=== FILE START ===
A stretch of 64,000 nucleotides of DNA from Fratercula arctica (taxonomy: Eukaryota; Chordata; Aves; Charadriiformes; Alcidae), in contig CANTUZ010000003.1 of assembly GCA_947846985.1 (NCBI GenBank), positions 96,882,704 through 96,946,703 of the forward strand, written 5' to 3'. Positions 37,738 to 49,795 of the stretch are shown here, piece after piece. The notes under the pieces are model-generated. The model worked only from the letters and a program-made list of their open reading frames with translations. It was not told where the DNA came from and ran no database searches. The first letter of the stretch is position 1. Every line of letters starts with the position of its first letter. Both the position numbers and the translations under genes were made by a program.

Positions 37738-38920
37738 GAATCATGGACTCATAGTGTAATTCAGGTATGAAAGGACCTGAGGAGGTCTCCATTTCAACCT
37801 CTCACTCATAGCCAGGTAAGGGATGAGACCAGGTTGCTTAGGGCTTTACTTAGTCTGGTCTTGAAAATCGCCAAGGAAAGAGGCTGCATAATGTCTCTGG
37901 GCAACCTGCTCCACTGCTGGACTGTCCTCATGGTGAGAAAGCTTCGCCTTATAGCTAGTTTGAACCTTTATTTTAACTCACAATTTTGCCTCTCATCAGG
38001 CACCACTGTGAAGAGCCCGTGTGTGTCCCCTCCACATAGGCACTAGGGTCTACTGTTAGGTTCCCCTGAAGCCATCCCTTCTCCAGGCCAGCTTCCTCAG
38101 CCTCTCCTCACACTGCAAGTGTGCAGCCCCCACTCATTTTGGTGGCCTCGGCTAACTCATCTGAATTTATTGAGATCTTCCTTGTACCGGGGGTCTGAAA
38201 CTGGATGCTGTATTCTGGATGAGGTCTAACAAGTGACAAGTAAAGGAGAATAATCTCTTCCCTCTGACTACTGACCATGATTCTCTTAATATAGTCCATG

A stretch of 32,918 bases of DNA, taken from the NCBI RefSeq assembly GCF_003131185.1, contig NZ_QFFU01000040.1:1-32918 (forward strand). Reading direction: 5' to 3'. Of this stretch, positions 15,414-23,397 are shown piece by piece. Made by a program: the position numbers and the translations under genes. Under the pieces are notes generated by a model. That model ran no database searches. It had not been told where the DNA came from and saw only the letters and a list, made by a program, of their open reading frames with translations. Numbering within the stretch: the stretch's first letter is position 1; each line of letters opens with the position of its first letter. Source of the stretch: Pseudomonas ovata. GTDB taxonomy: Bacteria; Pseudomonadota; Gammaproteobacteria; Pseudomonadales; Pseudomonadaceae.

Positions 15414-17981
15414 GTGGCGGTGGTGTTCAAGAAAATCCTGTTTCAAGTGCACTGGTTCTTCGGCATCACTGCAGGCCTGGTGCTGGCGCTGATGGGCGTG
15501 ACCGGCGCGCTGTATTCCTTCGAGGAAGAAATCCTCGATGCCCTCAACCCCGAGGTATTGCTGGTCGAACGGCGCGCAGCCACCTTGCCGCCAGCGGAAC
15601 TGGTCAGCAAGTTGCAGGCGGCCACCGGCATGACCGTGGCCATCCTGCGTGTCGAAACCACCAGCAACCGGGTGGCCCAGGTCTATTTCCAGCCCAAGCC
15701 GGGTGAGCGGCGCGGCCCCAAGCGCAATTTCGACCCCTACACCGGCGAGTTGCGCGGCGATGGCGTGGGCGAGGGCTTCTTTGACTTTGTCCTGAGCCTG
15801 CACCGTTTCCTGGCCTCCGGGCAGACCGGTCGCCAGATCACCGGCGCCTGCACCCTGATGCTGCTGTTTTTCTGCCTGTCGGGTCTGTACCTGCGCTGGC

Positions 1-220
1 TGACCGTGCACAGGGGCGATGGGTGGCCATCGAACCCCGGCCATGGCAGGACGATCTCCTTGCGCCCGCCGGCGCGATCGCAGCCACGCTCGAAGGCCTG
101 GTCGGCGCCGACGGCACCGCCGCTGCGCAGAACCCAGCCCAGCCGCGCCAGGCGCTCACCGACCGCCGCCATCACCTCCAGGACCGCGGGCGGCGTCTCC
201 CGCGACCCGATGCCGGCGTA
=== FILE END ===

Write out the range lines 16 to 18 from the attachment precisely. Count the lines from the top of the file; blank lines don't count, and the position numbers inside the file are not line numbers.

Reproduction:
Positions 1-220
1 TGACCGTGCACAGGGGCGATGGGTGGCCATCGAACCCCGGCCATGGCAGGACGATCTCCTTGCGCCCGCCGGCGCGATCGCAGCCACGCTCGAAGGCCTG
101 GTCGGCGCCGACGGCACCGCCGCTGCGCAGAACCCAGCCCAGCCGCGCCAGGCGCTCACCGACCGCCGCCATCACCTCCAGGACCGCGGGCGGCGTCTCC